Friday, December 28, 2007

Treatment of Liver Disease Natural Cures Vitamins And Herbs

Treatment of Liver Disease
The goal of medicine with regard to the liver is to prevent liver disease and, if it is diagnosed, to stop its progression toward cirrhosis. Cirrhosis is an end-stage disease with a poor prognosis and can require a liver transplant if liver failure occurs. Thus, lifestyle changes that support liver health, especially abstention from alcohol, are the cornerstone of treatment for liver disease. No matter the cause of cirrhosis, alcohol aggravates the condition and should be avoided.

In addition, physicians will attempt to treat the complications of cirrhosis, including portal hypertension and ascites, with various medications. In general, however, the use of medications must be approached with caution in people with liver disease because the liver metabolizes many of these substances. For example, aspirin should be avoided in patients with cirrhosis because of its effects on coagulation and the gastric mucosa (Kasper DL et al 2005). The following conventional medicines are often prescribed to treat cirrhosis or fibrotic liver disease:

Corticosteroids. These drugs have been shown to reduce the inflammation that characterizes liver disease. While they may be helpful to patients with alcoholic hepatitis and encephalopathy, they are less helpful to patients with alcoholic cirrhosis (Kasper DL et al 2005; Glanze WD 1996; Mathurin P et al 2002).
Ursodiol. Among people with biliary cirrhosis, this drug replaces lost biliary acids. Side effects are rare. This drug may not halt progression of the disease (Kasper DL et al 2005).

Liver cirrhosis is a life-threatening condition that requires close supervision by a qualified physician. Because the liver metabolizes many nutrients and drugs, it is important that liver patients not add any substances to their regimen without cooperation and close monitoring by a qualified physician. The goal of therapy is threefold:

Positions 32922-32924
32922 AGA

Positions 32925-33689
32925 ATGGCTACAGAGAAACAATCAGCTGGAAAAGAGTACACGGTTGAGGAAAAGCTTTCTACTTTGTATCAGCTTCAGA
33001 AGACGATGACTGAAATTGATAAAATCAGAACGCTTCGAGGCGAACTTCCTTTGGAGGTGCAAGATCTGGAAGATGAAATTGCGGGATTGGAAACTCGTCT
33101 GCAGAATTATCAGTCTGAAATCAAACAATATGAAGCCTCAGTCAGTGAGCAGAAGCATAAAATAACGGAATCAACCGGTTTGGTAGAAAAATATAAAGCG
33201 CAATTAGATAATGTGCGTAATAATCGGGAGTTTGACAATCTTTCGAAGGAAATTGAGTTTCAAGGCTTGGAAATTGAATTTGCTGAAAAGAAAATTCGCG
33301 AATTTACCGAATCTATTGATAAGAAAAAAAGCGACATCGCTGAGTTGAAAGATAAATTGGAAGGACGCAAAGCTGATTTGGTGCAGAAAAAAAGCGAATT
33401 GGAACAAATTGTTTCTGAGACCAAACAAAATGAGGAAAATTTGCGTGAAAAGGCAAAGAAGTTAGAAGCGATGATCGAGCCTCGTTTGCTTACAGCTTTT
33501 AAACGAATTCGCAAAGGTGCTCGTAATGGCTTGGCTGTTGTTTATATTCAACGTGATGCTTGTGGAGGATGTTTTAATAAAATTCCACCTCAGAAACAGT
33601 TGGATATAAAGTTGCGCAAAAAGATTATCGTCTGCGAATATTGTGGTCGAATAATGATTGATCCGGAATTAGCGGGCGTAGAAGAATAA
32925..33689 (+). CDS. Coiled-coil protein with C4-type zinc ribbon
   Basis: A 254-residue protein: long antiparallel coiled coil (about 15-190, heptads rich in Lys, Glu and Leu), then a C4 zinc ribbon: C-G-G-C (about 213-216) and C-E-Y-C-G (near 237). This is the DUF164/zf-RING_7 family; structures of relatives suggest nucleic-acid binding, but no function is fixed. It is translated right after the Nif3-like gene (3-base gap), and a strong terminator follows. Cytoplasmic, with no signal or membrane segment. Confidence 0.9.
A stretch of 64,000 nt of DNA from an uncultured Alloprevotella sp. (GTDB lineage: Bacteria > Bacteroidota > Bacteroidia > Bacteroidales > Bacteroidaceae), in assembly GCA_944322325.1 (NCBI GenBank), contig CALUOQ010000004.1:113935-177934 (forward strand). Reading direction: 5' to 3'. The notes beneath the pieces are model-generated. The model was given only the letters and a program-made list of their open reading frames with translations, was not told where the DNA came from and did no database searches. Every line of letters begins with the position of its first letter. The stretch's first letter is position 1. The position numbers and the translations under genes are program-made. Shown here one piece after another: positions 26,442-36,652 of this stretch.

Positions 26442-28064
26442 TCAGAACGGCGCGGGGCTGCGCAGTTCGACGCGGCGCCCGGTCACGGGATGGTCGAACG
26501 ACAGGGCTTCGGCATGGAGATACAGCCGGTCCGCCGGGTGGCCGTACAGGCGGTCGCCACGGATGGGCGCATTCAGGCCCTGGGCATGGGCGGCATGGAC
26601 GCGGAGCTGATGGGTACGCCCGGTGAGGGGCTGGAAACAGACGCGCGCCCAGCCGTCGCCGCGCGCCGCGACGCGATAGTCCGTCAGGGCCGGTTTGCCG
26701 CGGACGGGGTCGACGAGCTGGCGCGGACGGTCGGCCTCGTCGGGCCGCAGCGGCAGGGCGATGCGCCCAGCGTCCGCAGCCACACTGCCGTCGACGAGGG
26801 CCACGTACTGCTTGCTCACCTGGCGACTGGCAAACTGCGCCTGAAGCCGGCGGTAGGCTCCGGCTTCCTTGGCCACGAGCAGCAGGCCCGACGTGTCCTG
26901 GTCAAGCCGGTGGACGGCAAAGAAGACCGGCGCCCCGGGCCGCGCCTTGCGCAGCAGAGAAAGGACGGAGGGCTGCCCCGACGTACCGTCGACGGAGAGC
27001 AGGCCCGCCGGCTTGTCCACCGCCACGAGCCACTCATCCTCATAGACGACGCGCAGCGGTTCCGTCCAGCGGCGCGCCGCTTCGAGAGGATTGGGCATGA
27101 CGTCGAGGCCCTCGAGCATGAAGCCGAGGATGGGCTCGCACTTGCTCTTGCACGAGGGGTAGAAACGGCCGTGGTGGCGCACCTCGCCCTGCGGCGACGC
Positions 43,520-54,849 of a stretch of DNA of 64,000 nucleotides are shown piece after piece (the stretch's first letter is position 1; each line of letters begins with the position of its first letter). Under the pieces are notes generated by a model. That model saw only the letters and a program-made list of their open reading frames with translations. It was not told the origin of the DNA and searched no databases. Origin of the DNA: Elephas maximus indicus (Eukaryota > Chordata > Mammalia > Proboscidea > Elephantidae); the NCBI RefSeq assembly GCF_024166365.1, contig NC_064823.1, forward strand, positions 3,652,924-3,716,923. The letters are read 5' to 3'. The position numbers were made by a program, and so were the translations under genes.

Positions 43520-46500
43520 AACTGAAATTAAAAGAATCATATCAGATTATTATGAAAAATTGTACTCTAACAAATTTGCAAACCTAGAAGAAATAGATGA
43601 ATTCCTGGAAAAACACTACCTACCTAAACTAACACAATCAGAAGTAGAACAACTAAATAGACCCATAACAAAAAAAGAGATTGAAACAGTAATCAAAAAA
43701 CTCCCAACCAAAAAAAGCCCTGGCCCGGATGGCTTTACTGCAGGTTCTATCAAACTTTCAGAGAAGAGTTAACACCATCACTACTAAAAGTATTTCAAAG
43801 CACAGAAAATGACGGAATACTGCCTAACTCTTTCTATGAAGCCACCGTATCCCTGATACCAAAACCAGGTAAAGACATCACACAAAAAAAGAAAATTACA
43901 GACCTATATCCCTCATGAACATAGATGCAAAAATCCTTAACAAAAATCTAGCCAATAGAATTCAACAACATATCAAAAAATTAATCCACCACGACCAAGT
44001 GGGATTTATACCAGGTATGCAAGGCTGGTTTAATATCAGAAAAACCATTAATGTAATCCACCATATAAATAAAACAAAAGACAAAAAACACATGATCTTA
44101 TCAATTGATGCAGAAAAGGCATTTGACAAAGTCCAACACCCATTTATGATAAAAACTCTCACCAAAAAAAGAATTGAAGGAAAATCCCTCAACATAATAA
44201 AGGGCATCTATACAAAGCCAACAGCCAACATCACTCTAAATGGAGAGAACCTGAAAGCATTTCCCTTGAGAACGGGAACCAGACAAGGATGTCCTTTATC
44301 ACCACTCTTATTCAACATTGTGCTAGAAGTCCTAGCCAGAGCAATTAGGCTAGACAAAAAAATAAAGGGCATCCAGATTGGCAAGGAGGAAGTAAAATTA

Eliminate the toxins or conditions that cause liver damage. Among patients with alcoholic liver disease, this means the total elimination of alcohol. Cirrhotic patients should also limit exposure to environmental toxins, decrease consumption of omega-6 fatty acids (corn oil especially), and use monounsaturated fats such as olive oil instead.
Provide the liver with appropriate nutritional and pharmaceutical support so that it may heal itself.
Maintain health sufficient to undergo liver transplantation should other measures fail.
The following supplements have been shown to boost liver health and help manage cirrhosis:

PPC—2 to 4 900-milligram (mg) capsules daily. Each capsule contains phosphatidylcholine 900 mg.
BCAAs:—L-leucine 1200 mg, L-isoleucine 600 mg, and L-valine 600 mg
Silymarin (milk thistle extract)—900 mg
L-glutathione—250 mg, in two divided doses
SAMe—1200 mg daily, in three divided doses
Vitamin B complex—1 capsule 3 times daily. Each capsule contains thiamin (B1) 100 mg, riboflavin (B2) 50 mg, niacin 200 mg, vitamin B6 75 mg, folic acid 800 mcg, vitamin B12 1000 mcg, biotin 600 mcg, pantothenic acid 1000 mg, betaine free base 50 mg, choline 45 mg, inositol 250 mg, and para-aminobenzoic acid 100 mg
Vitamin B6 (as pyridoxine HCl)—100 mg
Vitamin C (ascorbic acid)—6000 mg daily
Vitamin E—800 international units (IU) daily
EPA/docosahexaenoic acid (DHA—fish oil supplement supplying EPA 700 mg and DHA 500 mg, and ideally providing 100 mg of Polyphen-Oil™ Olive Fruit Extract 265 mg along with sesame seed (Sesamum indicum) lignans.
PGX fiber—2 capsules with every meal or snack that includes nonfruit carbohydrates. Two capsules contain 1000 mg proprietary blend of Konjac root extract, sodium alginate, xanthan gum, mulberry powdered extract (leaf) 50 mg



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